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The day Senna grabbed F1's attention

2014-04-25 04:28

EYES ON THE ROAD: Ayrton Senna really rose to fame in the rain at Monaco when he started 13th and finished second behind Alain Prost.


LONDON, England - While Formula 1 and the whole motor-racing world remembers Ayrton Senna on the 20th anniversary of his death at Imola happier memories of another race, 10 years earlier, highlight why the great Brazilian is still so sorely missed.

The 1984 Monaco Formula 1 GP, held in pouring rain, was when even the sleepiest followers of the sport woke up to the talent that had come into their midst.

Senna, starting 13th in the first street race of his rookie season and in a car that he had failed to qualify two races earlier at Imola, finished second to McLaren's Alain Prost - his future team mate and rival - for his first F1 step on to the prizewinners' podium.


The harder the rain came down, the quicker he went. The Brazilian set the fastest lap and was poised to take the lead when the race was stopped, controversially, and half points awarded.

Pat Symonds, now technical head at Williams after working with Michael Schumacher at Benetton and Fernando Alonso at Renault, was Senna's race engineer that day at the unheralded Toleman team. He looks back on it as an almost surreal experience...

"It wasn't exactly on the radar," the Briton told Reuters. "It wasn't like 'Yeah, this is coming, we're going to win one soon'. It was like 'Wow!'. Everything aligned and we very nearly won the race.

"It was very surreal and there were very mixed emotions afterwards, having achieved something more than either of us had achieved before and yet not got that ultimate prize.

"There was the initial euphoria of second place and then, two hours later, thinking 'Well, actually, it should have been first'. That was quite hard to deal with."


Senna had been a sensation through the junior series, winning Formula Ford championships and 12 out of 17 races in his first year in England in 1981.

In 1982 he had dominated Formula Ford 2000 and then won the British Formula 3 title in 1983 (after a battle with Martin Brundle) and the Macau GP.

'Other drivers? He just thought they were there to be beaten' - Symonds

Brazilian Senna had tested with various teams, among them Williams and McLaren, the latter the team for which he would win his three Drivers' titles, before he signed for Toleman. But it was at Monaco was where many people sat up and took notice.

McLaren head Ron Dennis told reporters in a recent recollection of their time together: "Probably the first time that I really noticed him was his driving with wets, when he was driving that awful-looking car, the Toleman, in Monte Carlo.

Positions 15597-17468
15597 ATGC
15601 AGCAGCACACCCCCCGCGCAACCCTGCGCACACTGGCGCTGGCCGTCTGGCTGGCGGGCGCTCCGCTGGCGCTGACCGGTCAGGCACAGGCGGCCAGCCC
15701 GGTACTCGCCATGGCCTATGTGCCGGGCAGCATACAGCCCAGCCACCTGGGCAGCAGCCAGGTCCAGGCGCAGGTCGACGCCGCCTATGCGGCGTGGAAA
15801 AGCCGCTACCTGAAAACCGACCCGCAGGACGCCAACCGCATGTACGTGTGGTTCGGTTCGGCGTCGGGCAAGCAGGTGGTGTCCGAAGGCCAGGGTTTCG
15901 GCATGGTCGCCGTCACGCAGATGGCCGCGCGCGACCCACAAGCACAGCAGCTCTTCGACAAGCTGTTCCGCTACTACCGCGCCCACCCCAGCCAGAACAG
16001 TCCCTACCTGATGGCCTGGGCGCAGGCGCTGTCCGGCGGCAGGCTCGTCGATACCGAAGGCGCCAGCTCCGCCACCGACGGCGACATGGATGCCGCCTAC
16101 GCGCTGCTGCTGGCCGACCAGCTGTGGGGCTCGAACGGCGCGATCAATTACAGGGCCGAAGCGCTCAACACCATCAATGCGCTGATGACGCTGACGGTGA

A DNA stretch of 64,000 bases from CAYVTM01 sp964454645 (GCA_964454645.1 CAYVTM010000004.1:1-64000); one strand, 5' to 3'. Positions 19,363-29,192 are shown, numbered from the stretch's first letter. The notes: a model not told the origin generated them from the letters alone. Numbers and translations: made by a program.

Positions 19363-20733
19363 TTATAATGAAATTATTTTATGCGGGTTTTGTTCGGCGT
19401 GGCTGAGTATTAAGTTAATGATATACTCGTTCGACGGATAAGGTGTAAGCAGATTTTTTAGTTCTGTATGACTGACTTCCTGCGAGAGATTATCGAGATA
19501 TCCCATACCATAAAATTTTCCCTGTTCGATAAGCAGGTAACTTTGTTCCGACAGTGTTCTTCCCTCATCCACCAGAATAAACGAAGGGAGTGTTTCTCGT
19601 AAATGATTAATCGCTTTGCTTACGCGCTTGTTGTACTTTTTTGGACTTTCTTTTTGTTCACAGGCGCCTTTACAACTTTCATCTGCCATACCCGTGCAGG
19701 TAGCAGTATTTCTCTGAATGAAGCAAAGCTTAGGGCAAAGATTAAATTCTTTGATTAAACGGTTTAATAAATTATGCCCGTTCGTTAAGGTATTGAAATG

"If the race had finished, who knows whether Prost would have let Ayrton past, but what he was doing was spectacular. And such a rubbish car, too."


Even Symonds, who had come through Formula Ford and seen for himself how impressive Senna was in the junior ranks, was surprised. "I knew the guy was good. When he joined Toleman I thought we'd done very well."

Then he added: "I won't for one minute pretend really to have anticipated how well we'd done and what an absolute treasure we'd got. I think a great sign of a good driver is that you forget they are inexperienced... and that was the case with Ayrton.

"He was just so at home in F1 that you forgot he was a rookie."

Whether Senna would actually have won in Monaco that afternoon had the race gone full distance is one of F1's many unanswered questions. It emerged later that the Brazilian's car was damaged, so Pat Symonds suspects he might have done. He said:

"Yes, it is true that one of the front rockers was cracked. We believed that had happened on a trip over the kerbs at the chicane but nobody will ever know whether the car would have finished.

"In my view it was a serious crack but it wasn't just about to fail. Nobody will ever know the answer."


What is certain is that Senna showed that day some of the qualities that would make him such a formidable competitor - complete self-confidence and an amazing ability to absorb information.

Senna left Toleman for Lotus at the end of that year and won his first race in Portugal in 1985.

His brilliance, and failings, would shine through - the win in the wet at Donington Park in 1993 ranks among his greatest - but Monaco was to become a favourite with the Brazilian; he won six times there.

Symonds recalled: "There were so many drivers who, to drive a car fast, needed 100% of their mental capacity. Ayrton didn't. He could drive it faster than anybody else and he still had capacity to remember every little detail of every lap.

"We didn't have data acquisition in those days, we didn't have real-time telemetry. It was down to the driver. And he was very, very good at describing the car and remembering every little thing that happened.

"He was naturally very competitive, he had this self-belief that wasn't arrogance. It was true self-belief. Therefore he didn't have that reverence for established drivers of the time.

"He just thought they were there to be beaten."


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